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Bioidentical Hormone Therapy, Measuring Hormones and Other Hot Topics in Menopause with Dr. Jenny Blake

January 26, 2024

The BRIA team spoke with Dr Jennifer Blake, one of BRIA’s gynaecologists, about various hot topics in menopause. 

BRIA: How do you talk to people about measuring hormone levels in perimenopause or menopause and is there any value in doing this? 

Jenny: The business of taking hormone levels or measuring levels comes up a lot. Unfortunately, although it seems that it would be a useful thing to do, it is not. It is fair to say that it is a “pseudo science”. There is no correlation between your hormone levels and the symptoms you are experiencing, so we do not gain anything useful from the blood tests. Hormones change quickly from hour to hour, day to day, especially in perimenopause, so there is no value. We do not make treatment decisions based on levels. “Choosing Wisely” (https://www.hqontario.ca/quality-improvement/Quality-Improvement-in-Action/choosing-wisely-ontario) actually has a specific recommendation not to measure levels in menopause. Hormone treatment is based on symptoms and not on blood levels, so you may actually not get the proper treatment you need based on blood levels from the day the test was taken!

However, it is important to test hormones in certain situations, namely for people using testosterone. 

BRIA: Please tell us about bioidentical hormones and how you discuss this with patients.


With bioidentical hormones, people believe they are “natural” and therefore “safer” than the hormones that are prescribed by MDs and are regulated by the government. But the truth is that they all come from the same manufacturer.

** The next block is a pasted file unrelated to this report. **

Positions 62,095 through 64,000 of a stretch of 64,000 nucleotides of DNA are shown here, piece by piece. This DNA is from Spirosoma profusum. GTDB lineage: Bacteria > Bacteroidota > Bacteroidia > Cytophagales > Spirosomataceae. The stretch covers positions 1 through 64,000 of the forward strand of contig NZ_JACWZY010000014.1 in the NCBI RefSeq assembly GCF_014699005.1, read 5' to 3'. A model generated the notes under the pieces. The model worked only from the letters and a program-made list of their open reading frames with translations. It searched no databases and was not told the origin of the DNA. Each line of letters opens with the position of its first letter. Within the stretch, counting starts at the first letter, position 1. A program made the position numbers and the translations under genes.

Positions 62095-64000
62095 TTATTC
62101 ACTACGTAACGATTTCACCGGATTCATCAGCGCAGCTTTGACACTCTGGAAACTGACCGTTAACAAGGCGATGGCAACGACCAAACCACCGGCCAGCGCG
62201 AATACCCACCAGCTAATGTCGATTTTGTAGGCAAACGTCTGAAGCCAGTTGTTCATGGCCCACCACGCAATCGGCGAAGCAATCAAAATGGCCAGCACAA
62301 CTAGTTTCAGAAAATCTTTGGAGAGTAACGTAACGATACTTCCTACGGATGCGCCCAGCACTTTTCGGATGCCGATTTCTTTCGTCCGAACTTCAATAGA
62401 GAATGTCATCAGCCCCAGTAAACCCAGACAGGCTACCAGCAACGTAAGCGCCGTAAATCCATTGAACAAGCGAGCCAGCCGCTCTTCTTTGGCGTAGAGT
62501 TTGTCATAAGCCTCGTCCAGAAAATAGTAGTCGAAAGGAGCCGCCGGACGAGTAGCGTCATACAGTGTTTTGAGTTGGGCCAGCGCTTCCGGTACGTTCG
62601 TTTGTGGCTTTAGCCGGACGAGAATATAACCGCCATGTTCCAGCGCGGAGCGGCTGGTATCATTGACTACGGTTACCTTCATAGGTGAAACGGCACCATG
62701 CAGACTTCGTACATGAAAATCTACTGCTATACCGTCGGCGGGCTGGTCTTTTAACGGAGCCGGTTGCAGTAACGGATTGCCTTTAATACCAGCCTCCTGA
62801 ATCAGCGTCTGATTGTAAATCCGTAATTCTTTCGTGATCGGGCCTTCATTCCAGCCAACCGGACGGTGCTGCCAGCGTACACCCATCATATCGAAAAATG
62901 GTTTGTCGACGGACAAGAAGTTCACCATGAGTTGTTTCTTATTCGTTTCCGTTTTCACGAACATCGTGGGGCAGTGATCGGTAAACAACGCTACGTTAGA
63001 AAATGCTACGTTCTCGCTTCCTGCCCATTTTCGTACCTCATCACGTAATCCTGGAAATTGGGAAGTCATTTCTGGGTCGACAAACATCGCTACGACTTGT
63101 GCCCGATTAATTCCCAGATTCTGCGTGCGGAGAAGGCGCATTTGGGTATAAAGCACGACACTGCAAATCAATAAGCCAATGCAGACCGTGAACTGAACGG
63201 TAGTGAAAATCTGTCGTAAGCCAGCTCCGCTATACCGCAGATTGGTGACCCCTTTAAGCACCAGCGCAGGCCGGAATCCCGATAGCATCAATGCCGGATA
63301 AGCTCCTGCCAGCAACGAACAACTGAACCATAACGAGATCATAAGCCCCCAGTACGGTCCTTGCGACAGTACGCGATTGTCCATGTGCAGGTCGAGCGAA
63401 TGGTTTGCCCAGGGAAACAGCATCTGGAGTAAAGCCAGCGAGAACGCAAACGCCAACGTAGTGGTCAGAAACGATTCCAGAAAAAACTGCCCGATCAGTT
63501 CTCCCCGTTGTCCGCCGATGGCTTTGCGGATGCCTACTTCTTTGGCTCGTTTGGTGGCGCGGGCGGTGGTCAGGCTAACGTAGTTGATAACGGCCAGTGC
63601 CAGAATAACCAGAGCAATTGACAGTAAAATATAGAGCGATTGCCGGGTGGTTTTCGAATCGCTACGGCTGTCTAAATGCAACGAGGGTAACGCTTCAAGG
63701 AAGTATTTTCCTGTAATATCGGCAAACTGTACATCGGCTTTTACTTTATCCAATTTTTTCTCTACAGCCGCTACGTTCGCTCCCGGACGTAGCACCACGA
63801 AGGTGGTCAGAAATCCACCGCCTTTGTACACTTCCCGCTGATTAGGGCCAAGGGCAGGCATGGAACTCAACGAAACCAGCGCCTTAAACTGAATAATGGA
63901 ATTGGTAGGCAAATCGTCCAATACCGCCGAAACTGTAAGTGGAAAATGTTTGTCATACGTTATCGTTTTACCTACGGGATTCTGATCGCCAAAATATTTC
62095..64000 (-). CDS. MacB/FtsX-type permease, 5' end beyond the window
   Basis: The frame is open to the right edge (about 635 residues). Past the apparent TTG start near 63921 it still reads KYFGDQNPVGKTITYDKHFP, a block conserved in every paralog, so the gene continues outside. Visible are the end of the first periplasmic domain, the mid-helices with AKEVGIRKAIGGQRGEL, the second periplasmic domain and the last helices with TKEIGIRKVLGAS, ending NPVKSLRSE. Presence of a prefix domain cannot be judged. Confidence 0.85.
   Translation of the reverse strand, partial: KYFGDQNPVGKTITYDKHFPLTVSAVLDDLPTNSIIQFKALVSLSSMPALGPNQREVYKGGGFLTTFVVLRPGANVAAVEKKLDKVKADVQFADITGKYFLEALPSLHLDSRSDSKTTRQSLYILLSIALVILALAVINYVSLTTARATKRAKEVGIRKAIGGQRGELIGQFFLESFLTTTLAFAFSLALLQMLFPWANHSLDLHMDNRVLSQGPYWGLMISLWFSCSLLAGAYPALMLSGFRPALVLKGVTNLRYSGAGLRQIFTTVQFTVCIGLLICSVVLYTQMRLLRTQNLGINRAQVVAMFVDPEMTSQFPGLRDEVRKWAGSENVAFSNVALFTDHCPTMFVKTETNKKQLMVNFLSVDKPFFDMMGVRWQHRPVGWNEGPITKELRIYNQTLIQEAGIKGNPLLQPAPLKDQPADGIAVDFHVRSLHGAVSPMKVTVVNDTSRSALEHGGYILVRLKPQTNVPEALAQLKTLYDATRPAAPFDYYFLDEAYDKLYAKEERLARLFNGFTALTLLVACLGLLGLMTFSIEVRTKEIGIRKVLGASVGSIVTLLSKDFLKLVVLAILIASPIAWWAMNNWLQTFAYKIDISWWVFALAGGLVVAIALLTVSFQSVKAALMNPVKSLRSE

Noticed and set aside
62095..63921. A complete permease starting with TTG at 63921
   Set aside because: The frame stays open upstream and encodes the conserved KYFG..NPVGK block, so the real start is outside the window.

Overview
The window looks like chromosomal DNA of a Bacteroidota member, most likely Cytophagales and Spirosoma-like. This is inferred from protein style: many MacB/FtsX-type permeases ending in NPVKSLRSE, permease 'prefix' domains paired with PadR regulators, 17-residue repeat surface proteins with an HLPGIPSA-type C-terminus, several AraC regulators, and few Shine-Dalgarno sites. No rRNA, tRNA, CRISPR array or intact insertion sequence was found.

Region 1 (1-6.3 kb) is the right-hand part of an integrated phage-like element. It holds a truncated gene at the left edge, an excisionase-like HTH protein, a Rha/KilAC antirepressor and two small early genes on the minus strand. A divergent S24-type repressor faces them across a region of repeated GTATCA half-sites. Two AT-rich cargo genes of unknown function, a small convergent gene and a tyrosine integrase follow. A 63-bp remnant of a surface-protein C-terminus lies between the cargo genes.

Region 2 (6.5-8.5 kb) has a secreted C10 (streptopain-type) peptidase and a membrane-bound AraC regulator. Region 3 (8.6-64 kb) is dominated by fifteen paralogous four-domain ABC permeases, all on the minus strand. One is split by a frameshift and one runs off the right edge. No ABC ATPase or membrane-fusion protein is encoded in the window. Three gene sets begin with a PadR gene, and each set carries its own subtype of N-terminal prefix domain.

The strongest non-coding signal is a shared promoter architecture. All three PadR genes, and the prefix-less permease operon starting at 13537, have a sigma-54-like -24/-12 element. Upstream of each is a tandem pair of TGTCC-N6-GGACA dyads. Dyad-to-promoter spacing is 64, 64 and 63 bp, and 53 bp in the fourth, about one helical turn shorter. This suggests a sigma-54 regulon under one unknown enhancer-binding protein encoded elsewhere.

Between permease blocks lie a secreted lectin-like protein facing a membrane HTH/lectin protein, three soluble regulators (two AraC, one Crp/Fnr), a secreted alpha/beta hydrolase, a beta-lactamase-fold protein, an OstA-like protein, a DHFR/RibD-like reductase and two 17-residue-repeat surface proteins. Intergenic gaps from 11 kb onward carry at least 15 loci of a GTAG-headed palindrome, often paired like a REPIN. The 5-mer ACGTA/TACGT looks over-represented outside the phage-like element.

Estrogen is a steroid hormone that comes from cholesterol that is made in animals, not in plants. The only natural hormones are the ones we make or animals make. They all are synthetic hormones. Plant based compounds are not estrogens (although some of the “phyto estrogens”, such as in soy, can interact weakly at the estrogen receptor).

A counselling tip and analogy that is helpful when discussing bioidenticals is that I ask people if their front door key is made by Chubb or Schlag or Home Depot? (insert smiley emoji)  In reality, it doesn’t matter. In a similar way all hormone therapy interacts with the receptor, which is like the lock on the door and unlocks the door. All hormones, regardless of the source, work in the same way via the same receptors.

Bioidentical compounded hormones are not regulated and may contain contaminants as well as dangerously high amounts of estrogen and progesterone. These products do not benefit from research and quality control measures. As a result, this can put people at risk if they are exposed to very high hormone levels. 

BRIA: How do you help people address weight gain in perimenopause? 

Jenny:  Our bodies’ fat metabolism changes when we lose reproductive levels of estrogen. Body fat accumulates in the belly, as a result. This can be distressing to people who are particularly body-conscious, by which I mean, most people. Nobody wants this. But I tell people “it is biological” and I preach self-acceptance, and tell people that this comes with the territory of getting older! I don’t always practise what I preach, but I try. The most important thing is to be active and as fit as we can be. Body fat increases but muscle mass declines. To protect our muscle mass and remain healthy we need to work on strengthening our muscles, specially our core, cardio and flexibility. That doesn’t mean you have to go to a gym; any activity that you can build into your routine helps.